Not sure if T-Mobile’s wireless network coverage is good enough for you to switch from your current provider? No problem. The company will loan you an iPhone 5s for a week so you can try out its service. T-Mobile calls the new service Test Drive, and it launches June 23rd.
That’s just one of the announcements the company made at its latest Uncarrier event.
When you sign up for Test Drive online, T-Mobile will send you an iPhone that you can use for up to 7 days. When you’re done, just drop it off at a T-Mobile store and you won’t have to pay a dime… whether you eventually sign up for service or not. If you keep the phone, they’ll charge your $700, and if you return it in lousy condition, your credit card could be charged as well.
T-Mobile is also expanding its wideband LTE network. It’s now available in 16 markets. And Voice over LTE is now offering HD voice calling in 15 markets.
Don’t live in one of those markets or want to test drive an iPhone? T-Mobile has another reason you might want to try its service: you can stream music from a number of online radio and music services without using up your monthly data allowance.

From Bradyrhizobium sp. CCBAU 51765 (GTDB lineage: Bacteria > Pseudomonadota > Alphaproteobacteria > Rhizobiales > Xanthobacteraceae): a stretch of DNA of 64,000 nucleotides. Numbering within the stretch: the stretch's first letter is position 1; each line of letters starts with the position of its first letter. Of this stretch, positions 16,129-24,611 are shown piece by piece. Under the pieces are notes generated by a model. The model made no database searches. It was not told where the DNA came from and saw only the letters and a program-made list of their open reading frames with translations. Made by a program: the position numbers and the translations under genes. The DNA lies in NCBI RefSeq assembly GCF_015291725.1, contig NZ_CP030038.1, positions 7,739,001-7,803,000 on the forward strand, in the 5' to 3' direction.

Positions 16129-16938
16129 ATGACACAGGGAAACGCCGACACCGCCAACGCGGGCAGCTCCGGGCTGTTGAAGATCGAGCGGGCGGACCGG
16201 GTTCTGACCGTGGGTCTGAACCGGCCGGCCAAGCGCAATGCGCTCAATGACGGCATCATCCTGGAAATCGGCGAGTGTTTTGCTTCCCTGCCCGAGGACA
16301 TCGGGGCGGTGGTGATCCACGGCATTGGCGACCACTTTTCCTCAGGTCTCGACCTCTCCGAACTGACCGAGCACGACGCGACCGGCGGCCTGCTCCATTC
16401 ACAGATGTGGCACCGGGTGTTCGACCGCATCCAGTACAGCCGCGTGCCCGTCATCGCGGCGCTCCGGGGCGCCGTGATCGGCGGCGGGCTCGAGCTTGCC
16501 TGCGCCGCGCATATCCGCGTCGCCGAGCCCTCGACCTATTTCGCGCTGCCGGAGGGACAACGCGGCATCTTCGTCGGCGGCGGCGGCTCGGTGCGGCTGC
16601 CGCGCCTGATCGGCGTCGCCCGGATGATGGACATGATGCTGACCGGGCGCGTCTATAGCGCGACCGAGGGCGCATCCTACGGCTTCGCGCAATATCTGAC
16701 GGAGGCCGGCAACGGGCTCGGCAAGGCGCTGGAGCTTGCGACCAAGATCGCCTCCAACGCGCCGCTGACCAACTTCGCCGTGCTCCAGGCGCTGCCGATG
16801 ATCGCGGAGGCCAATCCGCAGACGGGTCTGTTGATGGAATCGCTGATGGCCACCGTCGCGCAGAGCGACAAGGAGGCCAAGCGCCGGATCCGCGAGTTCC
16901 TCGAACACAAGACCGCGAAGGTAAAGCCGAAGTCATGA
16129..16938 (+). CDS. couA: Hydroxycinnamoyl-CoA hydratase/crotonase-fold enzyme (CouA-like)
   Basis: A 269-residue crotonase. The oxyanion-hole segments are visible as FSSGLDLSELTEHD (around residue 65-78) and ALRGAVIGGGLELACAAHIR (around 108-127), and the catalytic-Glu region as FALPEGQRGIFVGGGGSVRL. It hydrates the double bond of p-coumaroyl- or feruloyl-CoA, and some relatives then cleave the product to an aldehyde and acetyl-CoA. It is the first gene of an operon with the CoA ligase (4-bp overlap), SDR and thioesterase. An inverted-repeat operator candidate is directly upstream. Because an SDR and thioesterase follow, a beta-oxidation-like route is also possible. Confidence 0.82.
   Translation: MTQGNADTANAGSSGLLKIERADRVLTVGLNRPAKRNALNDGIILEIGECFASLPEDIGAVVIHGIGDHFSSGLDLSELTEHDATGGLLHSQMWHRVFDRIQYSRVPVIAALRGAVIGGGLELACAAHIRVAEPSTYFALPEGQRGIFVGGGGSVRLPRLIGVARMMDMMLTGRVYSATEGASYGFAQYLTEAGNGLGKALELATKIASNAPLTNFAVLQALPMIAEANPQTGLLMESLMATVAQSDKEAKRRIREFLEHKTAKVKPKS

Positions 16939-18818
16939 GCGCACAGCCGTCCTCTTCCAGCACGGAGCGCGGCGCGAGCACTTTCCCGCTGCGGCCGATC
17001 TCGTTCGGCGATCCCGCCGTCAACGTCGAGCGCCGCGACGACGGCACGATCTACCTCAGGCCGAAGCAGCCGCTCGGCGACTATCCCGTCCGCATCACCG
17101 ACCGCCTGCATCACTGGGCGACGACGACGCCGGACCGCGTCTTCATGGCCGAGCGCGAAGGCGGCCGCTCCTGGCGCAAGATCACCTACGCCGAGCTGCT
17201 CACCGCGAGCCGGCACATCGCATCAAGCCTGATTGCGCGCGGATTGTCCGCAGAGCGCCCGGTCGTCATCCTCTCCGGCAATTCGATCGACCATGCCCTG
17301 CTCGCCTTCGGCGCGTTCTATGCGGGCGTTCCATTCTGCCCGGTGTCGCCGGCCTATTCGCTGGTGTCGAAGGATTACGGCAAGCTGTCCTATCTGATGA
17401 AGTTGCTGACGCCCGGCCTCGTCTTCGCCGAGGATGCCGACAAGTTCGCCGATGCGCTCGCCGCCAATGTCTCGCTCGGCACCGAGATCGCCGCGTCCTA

Technically T-Mobile already offers “unlimited” data. But if a customer uses more than 5GB of high-speed data in a month, their bandwidth will be throttled down to slower speeds until the end of the billing period.
Now T-Mobile has announced that Simple Choice customers can listen to music from iHeart Radio, iTunes Radio, Milk Music, Rhapsody, Slacker, and Spotify without using up any of your high-speed data allowance.
As The Verge points out, unlimited music streaming over a cellular network is certainly a nice perk — but it could also set a dangerous precedent. Essentially T-Mobile is deciding that not all bandwidth should be counted equally… and while it doesn’t look like any money is changing hands at the moment, it’s not hard to imagine a situation where a music service would want to pay an internet provider to give its customers a better experience than the competition. So much for net neutrality.
The good news is that T-Mobile doesn’t seem to be taking that approach at the moment. In fact, customers can help select which services will be included at www.t-mobilemusicfreedom.com or by tweeting with the hashtag @musicfreedom.
The wireless carrier has also partnered with Rhapsody to offer a new service called Rhapsody unRadio. It offers ad-free music streaming with support for skipping an unlimited number of songs.
T-Mobile Simple Choice subscribers can use Rhapsody unRadio for free, while customers with other T-Mobile plans can use the service for $4 per month. Rhapsody unRadio launches June 23rd for Android, iOS, and the web.